Citing senior Obama administration officials it did not name, CNN reported Tuesday the White House warned a military coup in Cairo could lead to a cutoff of U.S. aid to Egypt.
The officials said the United States told Morsi new elections might "be the only way that this confrontation can be resolved" but did not urge Morsi to resign.
National Security Council spokeswoman Bernadette Meehan said Washington did not urge Morsi to call early elections, but U.S. President Barack Obama "has encouraged President Morsi to take steps to show that he is responsive to the concerns of the Egyptian people and underscored the current crisis can only be resolved through a political process. As the president has made clear since the revolution, only Egyptians can make the decisions that will determine their future."
Obama called Morsi late Monday night, Morsi aides said. They said Obama expressed the White House view that Morsi is Egypt's legitimately elected president and supported the country's transition to civilian democracy.
Morsi Tuesday rejected the army's 48-hour ultimatum to resolve the country's deadly crisis or else the generals would do so.
In a statement, Morsi's office called the army ultimatum a provocation that had not been approved by Morsi's office, and said military action would create disorder.
Hundreds of thousands of protesters renewed calls to oust Morsi from office and the president's Islamists allies vowed to take to the streets to stop what an adviser called "a military coup."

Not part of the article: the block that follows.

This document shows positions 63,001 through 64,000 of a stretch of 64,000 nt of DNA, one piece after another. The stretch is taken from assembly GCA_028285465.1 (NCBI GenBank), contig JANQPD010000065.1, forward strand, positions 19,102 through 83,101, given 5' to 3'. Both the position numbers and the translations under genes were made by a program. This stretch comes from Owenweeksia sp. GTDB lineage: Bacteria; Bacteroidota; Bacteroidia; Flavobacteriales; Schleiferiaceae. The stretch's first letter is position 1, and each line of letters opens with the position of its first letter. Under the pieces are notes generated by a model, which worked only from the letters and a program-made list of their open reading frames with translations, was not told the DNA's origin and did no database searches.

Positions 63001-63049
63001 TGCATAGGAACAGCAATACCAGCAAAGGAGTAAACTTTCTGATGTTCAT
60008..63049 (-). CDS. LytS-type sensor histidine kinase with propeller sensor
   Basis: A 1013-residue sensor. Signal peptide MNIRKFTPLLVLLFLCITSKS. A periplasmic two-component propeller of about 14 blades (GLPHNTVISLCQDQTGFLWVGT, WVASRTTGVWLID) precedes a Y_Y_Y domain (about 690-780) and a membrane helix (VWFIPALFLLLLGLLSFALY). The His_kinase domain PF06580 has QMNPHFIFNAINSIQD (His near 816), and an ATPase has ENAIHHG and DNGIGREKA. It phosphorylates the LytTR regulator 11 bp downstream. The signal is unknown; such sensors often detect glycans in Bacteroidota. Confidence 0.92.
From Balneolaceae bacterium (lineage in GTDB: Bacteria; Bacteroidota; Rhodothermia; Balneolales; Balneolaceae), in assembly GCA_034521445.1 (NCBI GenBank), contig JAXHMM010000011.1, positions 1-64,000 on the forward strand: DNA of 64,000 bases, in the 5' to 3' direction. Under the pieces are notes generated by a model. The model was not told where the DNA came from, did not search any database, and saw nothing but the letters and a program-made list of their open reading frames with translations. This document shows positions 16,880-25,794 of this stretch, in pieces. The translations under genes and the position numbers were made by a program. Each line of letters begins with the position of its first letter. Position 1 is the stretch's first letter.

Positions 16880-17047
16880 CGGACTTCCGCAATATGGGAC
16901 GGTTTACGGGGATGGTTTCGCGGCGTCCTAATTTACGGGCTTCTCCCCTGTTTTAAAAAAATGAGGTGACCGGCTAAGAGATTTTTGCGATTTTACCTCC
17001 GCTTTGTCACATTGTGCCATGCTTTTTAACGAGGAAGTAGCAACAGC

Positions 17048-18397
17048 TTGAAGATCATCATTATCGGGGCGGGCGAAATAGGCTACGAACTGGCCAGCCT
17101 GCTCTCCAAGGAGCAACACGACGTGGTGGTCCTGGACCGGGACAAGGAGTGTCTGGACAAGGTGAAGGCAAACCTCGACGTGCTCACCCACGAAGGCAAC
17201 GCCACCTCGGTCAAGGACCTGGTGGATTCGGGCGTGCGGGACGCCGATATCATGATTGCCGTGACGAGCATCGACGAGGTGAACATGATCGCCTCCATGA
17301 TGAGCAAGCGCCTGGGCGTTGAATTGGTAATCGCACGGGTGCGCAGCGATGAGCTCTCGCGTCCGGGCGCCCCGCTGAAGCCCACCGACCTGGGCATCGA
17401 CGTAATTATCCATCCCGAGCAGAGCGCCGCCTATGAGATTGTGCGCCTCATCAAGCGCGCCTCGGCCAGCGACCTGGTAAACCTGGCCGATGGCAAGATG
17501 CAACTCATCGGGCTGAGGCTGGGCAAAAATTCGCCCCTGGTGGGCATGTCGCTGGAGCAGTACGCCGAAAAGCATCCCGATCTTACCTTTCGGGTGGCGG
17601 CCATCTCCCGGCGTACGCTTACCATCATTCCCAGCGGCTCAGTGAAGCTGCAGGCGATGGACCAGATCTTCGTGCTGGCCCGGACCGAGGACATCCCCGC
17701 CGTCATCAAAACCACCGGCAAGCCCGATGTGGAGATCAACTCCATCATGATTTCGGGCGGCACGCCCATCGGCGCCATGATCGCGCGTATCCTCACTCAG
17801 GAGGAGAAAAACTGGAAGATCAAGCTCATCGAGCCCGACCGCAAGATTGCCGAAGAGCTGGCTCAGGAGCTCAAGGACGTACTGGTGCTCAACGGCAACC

Morsi will consult further "with all national forces to secure the path of democratic change and the protection of the popular will," the presidential statement said.
The military had no immediate response.
A communique from the Supreme Council of the Armed Forces read over state television Monday -- much like announcements more than two years ago that led to the toppling of President Hosni Mubarak -- demanded Morsi satisfy the public's demands within two days, or else the generals would impose their own "road map" out of the crisis.
"We understand it as a military coup," a Morsi adviser told The New York Times. "What form that will take remains to be seen."
Earlier Monday in Tanzania, Obama said he was concerned about the protests but said he saw the situation as different from the protests that prompted Washington to call for Mubarak's ouster in 2011.
"When I took a position that it was time for Egypt to transition, it was based on the fact that Egypt had not had democratic government for decades, if ever," he said.